Mission:  To build a ramp that will send your racecar the furthest distance across the room.

Materials:  1 miniature racecar, building blocks, cardboard

After completing the challenge, they analyzed the steps they took to respond to it and the character traits they needed to be successful engineers.

They were then presented with another challenge:  The Zip Line Challenge

Mission:  To work in teams to build a device that can safely carry a plastic golf ball from the top of a zip line to the bottom in less than four seconds.
Materials:  Cardboard, 4 small paper cups, plastic golf ball, 4 straws, scissors, hole punch, tape, 4 washers, 4 craft sticks

Using the steps of the Engineering Design Process, they worked in groups to complete the challenge.

On the last day, students presented their solutions and reflected on their work.  As a group, they defined what it means to be an engineer, and the character traits needed to be successful.

Engineering Grade 4 @ Greenbrook

During this cycle, students learned about Engineering and the Engineering Design Process.  They learned that Engineers think creatively about solving problems and responding to challenges that exist in our world.  Students also learned that engineers follow the steps of the Design Process to solve these problems:  Ask, Imagine, Plan, Create, and Improve.

Students began the cycle with a quick challenge:  The Racecar Challenge

Mission:  To build a ramp that will send your racecar the furthest distance across the room.

Materials:  1 miniature racecar, building blocks, cardboard


After completing the challenge, they analyzed the steps they took to respond to it and the character traits they needed to be successful engineers.

They were then presented with another challenge:  The Zip Line Challenge

Mission:  To work in teams to build a device that can safely carry a plastic golf ball from the top of a zip line to the bottom in less than four seconds.
Materials:  Cardboard, 4 small paper cups, plastic golf ball, 4 straws, scissors, hole punch, tape, 4 washers, 4 craft sticks

Using the steps of the Engineering Design Process, they worked in groups to complete the challenge.

On the last day, students presented their solutions and reflected on their work.  As a group, they defined what it means to be an engineer, and the character traits needed to be successful.

Engineering Grade 4 @ Brooks Crossing

During this cycle, students learned about Engineering and the Engineering Design Process.  They learned that Engineers think creatively about solving problems and responding to challenges that exist in our world.  Students also learned that engineers follow the steps of the Design Process to solve these problems:  Ask, Imagine, Plan, Create, and Improve.

Students began the cycle with a quick challenge:  The Racecar Challenge

Mission:  To build a ramp that will send your racecar the furthest distance across the room.

Materials:  1 miniature racecar, building blocks, cardboard

After completing the challenge, they analyzed the steps they took to respond to it and the character traits they needed to be successful engineers.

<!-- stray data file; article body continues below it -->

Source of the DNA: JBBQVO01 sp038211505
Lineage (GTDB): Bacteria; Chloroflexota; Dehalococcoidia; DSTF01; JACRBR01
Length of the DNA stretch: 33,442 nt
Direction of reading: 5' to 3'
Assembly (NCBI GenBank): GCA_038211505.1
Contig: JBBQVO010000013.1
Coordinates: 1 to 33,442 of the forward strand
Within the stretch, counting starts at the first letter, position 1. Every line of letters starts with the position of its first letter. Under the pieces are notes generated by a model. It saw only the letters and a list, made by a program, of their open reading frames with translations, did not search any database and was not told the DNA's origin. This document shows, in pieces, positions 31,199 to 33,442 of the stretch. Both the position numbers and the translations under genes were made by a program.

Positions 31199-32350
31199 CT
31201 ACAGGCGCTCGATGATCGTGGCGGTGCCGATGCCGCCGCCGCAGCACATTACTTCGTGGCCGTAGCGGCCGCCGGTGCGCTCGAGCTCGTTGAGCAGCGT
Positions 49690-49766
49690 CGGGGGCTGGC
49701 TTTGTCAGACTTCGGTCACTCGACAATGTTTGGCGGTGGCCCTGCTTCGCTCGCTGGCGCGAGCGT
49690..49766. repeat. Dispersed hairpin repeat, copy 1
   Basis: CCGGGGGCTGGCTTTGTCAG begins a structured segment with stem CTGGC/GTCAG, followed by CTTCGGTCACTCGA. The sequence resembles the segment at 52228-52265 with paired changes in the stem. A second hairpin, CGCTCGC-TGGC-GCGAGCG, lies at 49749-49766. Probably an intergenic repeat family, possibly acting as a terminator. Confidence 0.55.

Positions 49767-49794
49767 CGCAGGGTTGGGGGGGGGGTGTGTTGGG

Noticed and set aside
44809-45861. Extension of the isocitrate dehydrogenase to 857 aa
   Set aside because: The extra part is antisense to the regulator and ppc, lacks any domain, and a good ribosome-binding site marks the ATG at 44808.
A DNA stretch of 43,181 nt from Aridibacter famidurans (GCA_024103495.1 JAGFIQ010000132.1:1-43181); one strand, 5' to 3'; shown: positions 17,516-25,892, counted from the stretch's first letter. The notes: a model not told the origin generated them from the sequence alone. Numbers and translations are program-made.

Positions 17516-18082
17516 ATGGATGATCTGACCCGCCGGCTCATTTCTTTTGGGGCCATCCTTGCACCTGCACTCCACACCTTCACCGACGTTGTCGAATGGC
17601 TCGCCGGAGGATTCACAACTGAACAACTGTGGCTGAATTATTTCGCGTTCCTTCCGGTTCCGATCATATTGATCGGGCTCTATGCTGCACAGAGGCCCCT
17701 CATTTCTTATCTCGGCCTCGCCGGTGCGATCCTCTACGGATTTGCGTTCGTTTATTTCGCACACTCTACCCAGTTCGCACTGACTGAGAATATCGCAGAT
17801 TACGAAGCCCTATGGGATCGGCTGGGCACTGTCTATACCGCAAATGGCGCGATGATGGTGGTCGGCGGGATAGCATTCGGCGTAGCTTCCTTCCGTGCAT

They were then presented with another challenge:  The Zip Line Challenge

Mission:  To work in teams to build a device that can safely carry a plastic golf ball from the top of a zip line to the bottom in less than four seconds.
Materials:  Cardboard, 4 small paper cups, plastic golf ball, 4 straws, scissors, hole punch, tape, 4 washers, 4 craft sticks

Using the steps of the Engineering Design Process, they worked in groups to complete the challenge.

On the last day, students presented their solutions and reflected on their work.  As a group, they defined what it means to be an engineer, and the character traits needed to be successful.

Engineering Grade 4 @ Indian Fields

During this cycle, students learned about Engineering and the Engineering Design Process.  They learned that Engineers think creatively about solving problems and responding to challenges that exist in our world.  Students also learned that engineers follow the steps of the Design Process to solve these problems:  Ask, Imagine, Plan, Create, and Improve.

Students began the cycle with a quick challenge:  The Racecar Challenge

Mission:  To build a ramp that will send your racecar the furthest distance across the room.

Materials:  1 miniature racecar, building blocks, cardboard


After completing the challenge, they analyzed the steps they took to respond to it and the character traits they needed to be successful engineers.

They were then presented with another challenge:  The Zip Line Challenge

Mission:  To work in teams to build a device that can safely carry a plastic golf ball from the top of a zip line to the bottom in less than four seconds.
Materials:  Cardboard, 4 small paper cups, plastic golf ball, 4 straws, scissors, hole punch, tape, 4 washers, 4 craft sticks

Using the steps of the Engineering Design Process, they worked in groups to complete the challenge.

On the last day, students presented their solutions and reflected on their work.  As a group, they defined what it means to be an engineer, and the character traits needed to be successful.